In all the overwhelming and fast change we have had, and keep having — a few verses come to mind often during the chaos & quiet.  I suspect they come to mind as a prompt from the Spirit to listen and ponder — I should listen more.  This is one of the verses that comes to mind most often:

“Because of the Lord’s faithful love
we do not perish,
for His mercies never end.
They are new every morning;
great is Your faithfulness!”

— Lamentations 3:22-23 CSB

Terrible In-Between

We are just slightly over a month into this new adventure.  It’s mind-boggling to consider all the changes in such a short amount of time.

  • There are baby gates everywhere in our home
  • Thanks to baby-proofing — no one, including adults, can open any drawers in the kitchen
  • All door knobs are harder to open with kid-safe handles
  • We sleep very lightly thinking every noise is a kiddo waking up!
  • Dad has gotten to be a master of getting two kids loaded and unloaded into the truck for school
  • Mom is master of being two steps ahead of any possible kiddo meltdowns
  • Cookies & kid snacks are hidden in all bags, coats, car, etc…
  • There really is no such thing as ‘free time’ anymore… or staying up late!
  • And SO many more…

And every one of those changes is totally worth it.  Because these kids are a gift, a treasure to take care of and love well.  For now, whether forever or not, we are their family, their Mom & Dad, their home.

I am convinced, even after a month, it is incredibly difficult (if not impossible) to really love kids the way they need to be loved without getting attached.  Kids need the reassurance & confidence of a home, family & unconditional love — and it’s difficult to give those things and keep the children at a safe distance where you (and the kids) don’t get attached.    You could give them a safe place, bed and food — but if they do not feel safe, supported, affirmed, loved & that they are home — it is lacking.  Kids need to know they are home.  But that means you AND the kids will get attached, because that is what home does to us — it draws us in & makes us safe — we want to abide & remain.

I say all of that (and it’s wordy…) because it is incredibly tough to live in the anguish & torment of a VERY unknown future.  Now of course we all know that nothing is guaranteed and each day is a gift — but rarely do we really live that way.  But with our kids future so full of uncertainty, we are faced with that terrible in-between every single day.  We don’t know if the kids will get to stay with us and we don’t know what their Mom’s future holds — but we do know they are a gift.  They are a gift from God, a treasure that we are to cherish & love as long as we can.  If that is for a short time (which is a painful thought) or if it is forever (hard for different reasons) — we promised to love those kids and raise them in the Lord for as long as the Lord had them in our home.  It is painful to consider the outcomes (for a lot of reasons), but we will lean on the Lord & trust His will — because we want to, and because honestly, we have no other choice.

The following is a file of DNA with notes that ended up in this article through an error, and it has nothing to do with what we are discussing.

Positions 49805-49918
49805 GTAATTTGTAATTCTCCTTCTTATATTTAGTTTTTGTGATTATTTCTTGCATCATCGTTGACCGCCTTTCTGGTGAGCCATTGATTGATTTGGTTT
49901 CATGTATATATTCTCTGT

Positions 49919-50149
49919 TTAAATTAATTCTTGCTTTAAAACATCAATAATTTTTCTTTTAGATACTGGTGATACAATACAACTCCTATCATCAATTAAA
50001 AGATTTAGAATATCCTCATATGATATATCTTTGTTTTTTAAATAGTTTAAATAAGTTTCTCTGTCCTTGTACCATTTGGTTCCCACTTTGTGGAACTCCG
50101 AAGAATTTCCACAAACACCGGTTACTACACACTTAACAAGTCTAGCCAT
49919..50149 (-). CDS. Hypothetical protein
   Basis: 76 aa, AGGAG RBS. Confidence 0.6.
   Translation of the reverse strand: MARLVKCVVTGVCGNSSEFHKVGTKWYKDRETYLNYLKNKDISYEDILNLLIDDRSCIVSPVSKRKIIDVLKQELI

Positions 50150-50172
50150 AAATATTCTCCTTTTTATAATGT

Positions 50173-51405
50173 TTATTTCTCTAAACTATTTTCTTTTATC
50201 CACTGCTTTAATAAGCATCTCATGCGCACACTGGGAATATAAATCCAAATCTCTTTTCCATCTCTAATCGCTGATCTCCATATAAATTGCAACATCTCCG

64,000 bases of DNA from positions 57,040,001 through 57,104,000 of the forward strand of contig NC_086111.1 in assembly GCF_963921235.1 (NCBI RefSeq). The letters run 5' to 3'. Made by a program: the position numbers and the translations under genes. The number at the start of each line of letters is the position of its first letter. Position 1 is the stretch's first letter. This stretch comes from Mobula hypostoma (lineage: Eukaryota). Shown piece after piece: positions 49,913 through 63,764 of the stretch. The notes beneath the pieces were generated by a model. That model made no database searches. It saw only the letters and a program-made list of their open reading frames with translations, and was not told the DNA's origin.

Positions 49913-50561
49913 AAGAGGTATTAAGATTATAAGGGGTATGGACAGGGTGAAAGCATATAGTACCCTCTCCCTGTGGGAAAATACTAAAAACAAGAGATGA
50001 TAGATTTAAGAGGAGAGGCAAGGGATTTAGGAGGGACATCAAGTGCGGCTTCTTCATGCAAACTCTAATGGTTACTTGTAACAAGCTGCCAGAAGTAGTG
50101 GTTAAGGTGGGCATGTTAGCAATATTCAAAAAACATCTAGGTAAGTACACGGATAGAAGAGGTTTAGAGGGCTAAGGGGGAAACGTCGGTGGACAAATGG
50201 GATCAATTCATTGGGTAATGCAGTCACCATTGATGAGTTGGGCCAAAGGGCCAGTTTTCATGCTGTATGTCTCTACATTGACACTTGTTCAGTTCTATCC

There is a song, by Andrew Peterson, that you would do well to listen to — it’s called “You Can Always Come Home”.  It’s on one of the kids albums I have downloaded on my phone and it is excellent.  I can’t listen to the song & sing-along without tearing up.  Here’s a link to go listen (it’s a random video of someone’s kiddo, but the song is excellent:

You Can Always Come Home

6 Days a Momma…

6 days ago we got our first placement call. I can honestly say that pure excitement took over and the logistical side fell to my husband. If you know us, that probably doesn’t surprise you. The response to our first placement call was a very loud yes. The Lord was so kind to us in how he wrote this part of our story as foster parents. It just felt (feels) right and I would say yes 10,000x’s over.

As I would imagine most placements go, the first few days are a whirlwind. There are times you aren’t sure which way is up, yet it’s so so sweet. As I reflect on my first 6 days a mom (although, arguably I have been ‘mom-ing’ 4th grade kids for 8 years now) I am humbled, and the last 6 words of Esther 4:14 ring through my mind…“for such a time as this.”

Being a foster mom was not in my plan. My husband was the first of us to approach the topic and I was apprehensive at best. The Lord softened my heart in a way that only He can, and I am grateful.

If I had said no my husband and I would have missed out on an opportunity to love these kids. To share our Hope with them. I believe that can be accomplished even when your kids are 2 under 2. God doesn’t need me to be the ‘savior’ to these kids that are coming from impossibly difficult situations. I don’t want to be. God’s the savior and His name stands without me speaking it — but do you know what is so special about all of this? God has invited us here. We are joining in His work. Not for His sake, but for ours.

Much the same as we have been invited to love these kids, God invited Esther to join Him in saving the Jewish nation. If Esther had refused, God would have still saved His people. If my husband and I had said no, God would still be putting people in place to love and save these babies, but we would have missed this opportunity. This is our opportunity…”for such a time as this.”

God’s providence the past 6 days has been sweet. His timing has not been a mistake. I can confidently say with such confidence (between yawns and cold coffee) that we are placed here, and the kids are placed here, now, and …”for such a time as this.”

So friends, enjoy the ride. There will be hot coffee later.